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. Last Updated: 07/27/2016

Hingis Dumps Kournikova for Needed Break




WIMBLEDON, England -- For Martina Hingis, the emotional baggage of Paris was not so easily lost. She could neither discard nor disregard it here Tuesday, which led to one of the biggest upsets in Wimbledon history.


Later Tuesday, the top-ranked Hingis also withdrew from doubles with partner Anna Kournikova.


A brief statement from Wimbledon referee Alan Mills said only that Hingis had "a recurring medical problem.''


After the upset, Hingis said: "I'm not sure what went right, actually. Just a lot of things happened. I think I need to take some time off. Take a break and recover again. From everything. ''


Hingis, a little more than two weeks ago, was three points from half a Grand Slam. Now she is a teenager in turmoil, professionally and personally, having won only two games against a 16-year-old qualifier making her Wimbledon debut.


Jelena Dokic of Australia, ranked No. 129 in the world, defeated the top-seeded Hingis, 6-2, 6-0, in 54 minutes, winning the final 11 games. "It doesn't really matter what the score is at the end,'' said Hingis, a champion here in 1997. "Nobody really cares if you lose.''


It is only the third time the top seed has lost in the first round at Wimbledon, the others being Margaret Court in 1962 and Steffi Graf in 1994.


Certainly, Hingis did not think she would be linked with Graf in this manner. Now it's clear that the fateful match against Graf - the emotional three-set loss in the French Open final - has shaken and shattered the 18-year-old, who will spend the next four or five weeks trying to put herself back together before going to California for the hard-court season.


In Paris, Hingis was booed and jeered by the hostile crowd because of her immature behavior against Graf after Hingis had come within three points of winning her first French Open title. Hingis turned nearly everyone against her by smashing her racket and crossing over to the other side of the court to question a line call.


And on Tuesday, the petulance of Paris was replaced by panic. At times, Hingis seemed simply frozen under the barrage of Dokic's powerful ground strokes.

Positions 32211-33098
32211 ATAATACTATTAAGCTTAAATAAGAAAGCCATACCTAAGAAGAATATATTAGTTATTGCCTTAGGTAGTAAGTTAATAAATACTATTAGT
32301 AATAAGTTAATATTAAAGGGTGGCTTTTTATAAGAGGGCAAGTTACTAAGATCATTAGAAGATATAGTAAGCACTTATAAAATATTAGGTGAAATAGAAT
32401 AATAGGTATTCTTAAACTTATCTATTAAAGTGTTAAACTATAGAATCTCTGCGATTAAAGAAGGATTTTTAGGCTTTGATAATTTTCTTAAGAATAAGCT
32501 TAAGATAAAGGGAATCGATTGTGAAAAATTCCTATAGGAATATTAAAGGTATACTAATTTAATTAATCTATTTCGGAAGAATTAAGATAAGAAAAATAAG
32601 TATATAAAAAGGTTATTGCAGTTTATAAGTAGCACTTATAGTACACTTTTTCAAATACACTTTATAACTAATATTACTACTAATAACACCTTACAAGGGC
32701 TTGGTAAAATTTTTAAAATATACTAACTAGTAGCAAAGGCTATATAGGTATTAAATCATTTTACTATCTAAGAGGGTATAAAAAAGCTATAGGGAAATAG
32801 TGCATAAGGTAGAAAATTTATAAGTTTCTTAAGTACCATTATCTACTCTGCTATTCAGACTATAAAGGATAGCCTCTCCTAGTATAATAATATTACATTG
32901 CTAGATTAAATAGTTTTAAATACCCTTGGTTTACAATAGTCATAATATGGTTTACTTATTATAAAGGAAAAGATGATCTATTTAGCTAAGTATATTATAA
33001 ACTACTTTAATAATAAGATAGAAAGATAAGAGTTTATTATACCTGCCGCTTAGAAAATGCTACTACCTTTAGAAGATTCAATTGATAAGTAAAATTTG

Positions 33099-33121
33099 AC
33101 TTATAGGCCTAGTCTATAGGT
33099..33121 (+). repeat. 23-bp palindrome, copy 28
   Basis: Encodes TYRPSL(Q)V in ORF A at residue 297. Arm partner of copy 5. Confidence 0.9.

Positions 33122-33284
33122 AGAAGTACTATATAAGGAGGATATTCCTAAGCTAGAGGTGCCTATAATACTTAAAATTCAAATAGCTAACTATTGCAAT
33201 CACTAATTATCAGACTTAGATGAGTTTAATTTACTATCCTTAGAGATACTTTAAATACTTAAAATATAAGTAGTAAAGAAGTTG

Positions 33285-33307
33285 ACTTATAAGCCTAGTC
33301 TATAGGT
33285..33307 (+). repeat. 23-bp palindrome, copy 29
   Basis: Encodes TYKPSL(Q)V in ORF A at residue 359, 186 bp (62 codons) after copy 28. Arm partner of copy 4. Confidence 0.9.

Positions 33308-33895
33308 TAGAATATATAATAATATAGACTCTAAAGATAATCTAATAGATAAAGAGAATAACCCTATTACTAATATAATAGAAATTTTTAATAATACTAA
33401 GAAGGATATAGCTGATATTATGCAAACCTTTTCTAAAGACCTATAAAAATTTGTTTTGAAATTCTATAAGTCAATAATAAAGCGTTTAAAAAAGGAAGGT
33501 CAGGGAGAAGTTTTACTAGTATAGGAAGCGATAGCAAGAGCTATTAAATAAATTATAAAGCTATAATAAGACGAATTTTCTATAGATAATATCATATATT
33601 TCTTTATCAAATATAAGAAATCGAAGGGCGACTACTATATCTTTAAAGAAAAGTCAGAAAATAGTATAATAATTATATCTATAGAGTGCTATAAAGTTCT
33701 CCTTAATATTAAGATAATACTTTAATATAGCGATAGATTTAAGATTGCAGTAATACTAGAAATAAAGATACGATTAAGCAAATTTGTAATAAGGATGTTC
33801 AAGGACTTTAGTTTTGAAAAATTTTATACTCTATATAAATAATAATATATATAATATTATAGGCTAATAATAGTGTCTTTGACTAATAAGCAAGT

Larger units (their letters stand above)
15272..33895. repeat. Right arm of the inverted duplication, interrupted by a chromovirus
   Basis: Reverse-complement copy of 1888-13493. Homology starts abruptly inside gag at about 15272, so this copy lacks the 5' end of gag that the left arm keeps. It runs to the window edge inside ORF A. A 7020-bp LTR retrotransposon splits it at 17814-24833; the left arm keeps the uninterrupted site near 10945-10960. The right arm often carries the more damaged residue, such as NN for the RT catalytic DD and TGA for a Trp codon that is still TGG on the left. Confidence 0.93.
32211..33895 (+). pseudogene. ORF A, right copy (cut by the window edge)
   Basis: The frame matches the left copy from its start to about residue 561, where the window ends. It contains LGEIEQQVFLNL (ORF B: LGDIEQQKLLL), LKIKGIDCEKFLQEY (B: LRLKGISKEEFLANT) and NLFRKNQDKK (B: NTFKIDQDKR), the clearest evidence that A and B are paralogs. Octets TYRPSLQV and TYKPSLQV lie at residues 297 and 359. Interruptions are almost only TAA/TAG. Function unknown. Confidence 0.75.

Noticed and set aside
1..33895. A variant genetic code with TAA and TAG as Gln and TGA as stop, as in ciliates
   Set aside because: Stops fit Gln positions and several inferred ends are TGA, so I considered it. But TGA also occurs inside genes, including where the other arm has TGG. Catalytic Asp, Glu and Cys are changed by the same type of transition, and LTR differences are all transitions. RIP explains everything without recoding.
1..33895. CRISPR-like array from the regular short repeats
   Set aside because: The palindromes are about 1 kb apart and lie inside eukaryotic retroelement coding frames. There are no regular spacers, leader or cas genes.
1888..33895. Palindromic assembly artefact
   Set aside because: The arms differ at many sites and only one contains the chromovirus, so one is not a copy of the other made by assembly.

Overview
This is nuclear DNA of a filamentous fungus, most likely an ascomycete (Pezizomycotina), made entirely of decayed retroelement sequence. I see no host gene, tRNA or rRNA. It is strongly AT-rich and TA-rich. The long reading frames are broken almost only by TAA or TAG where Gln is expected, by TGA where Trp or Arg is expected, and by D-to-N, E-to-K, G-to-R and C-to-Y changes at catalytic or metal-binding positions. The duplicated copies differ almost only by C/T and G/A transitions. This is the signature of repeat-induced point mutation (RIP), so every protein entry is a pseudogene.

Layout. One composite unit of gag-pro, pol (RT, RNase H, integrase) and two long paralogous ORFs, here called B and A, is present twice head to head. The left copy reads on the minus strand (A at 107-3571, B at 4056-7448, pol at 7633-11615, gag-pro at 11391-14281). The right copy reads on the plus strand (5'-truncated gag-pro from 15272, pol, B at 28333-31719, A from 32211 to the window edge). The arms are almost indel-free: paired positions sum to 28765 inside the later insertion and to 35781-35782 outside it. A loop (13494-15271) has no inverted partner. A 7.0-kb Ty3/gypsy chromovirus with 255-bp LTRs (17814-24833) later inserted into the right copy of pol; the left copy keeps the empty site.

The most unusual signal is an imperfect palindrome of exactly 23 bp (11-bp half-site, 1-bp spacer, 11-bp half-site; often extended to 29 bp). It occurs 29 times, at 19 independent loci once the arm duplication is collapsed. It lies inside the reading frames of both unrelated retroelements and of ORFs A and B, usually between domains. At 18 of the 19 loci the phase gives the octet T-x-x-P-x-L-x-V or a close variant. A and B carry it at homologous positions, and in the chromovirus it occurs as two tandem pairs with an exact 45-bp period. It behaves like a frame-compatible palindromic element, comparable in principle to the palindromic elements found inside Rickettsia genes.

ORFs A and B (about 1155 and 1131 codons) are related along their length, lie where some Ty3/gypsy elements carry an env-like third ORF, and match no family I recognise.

"It's still hard to believe that I've beaten Martina,'' said Dokic, playing in her third Grand Slam event. "But I still have to keep my feet on the ground. Just because I've beaten Martina doesn't mean I'll win the tournament.''


For Dokic, the victory was a major turnaround of family fortunes in England. Her father, Damir, a Serbian cab driver before the family emigrated to Australia in 1994, was removed by security for disorderly behavior at his daughter's last tournament, in Birmingham, earlier this month. He had been shouting about NATO's bombing of Yugoslavia.


He made his way out into traffic, was nearly hit by a car, then was detained by police. No charges were pressed.


Dokic defended her father in Birmingham, saying officials overreacted.


"I owe him a lot, having him watch my matches and being there and working on my game,'' she said. "He knows what I have to work on and what I have to face. He's been a big influence on me.''


Anna Kournikova overcame three set points in the opening set and defeated Maria Alejandra Vento 7-5, 6-4 in the second round Wednesday, .


Kournikova, seeded 17th, is one victory away from a potential fourth-round match against No. 6 Venus Williams. The 18-year-old Russian reached the semifinals in her only other appearance at Wimbledon in 1997.


Amanda Coetzer of South Africa, the 12th seed, also won Wednesday, beating Miho Saeki of Japan 6-4, 6-1.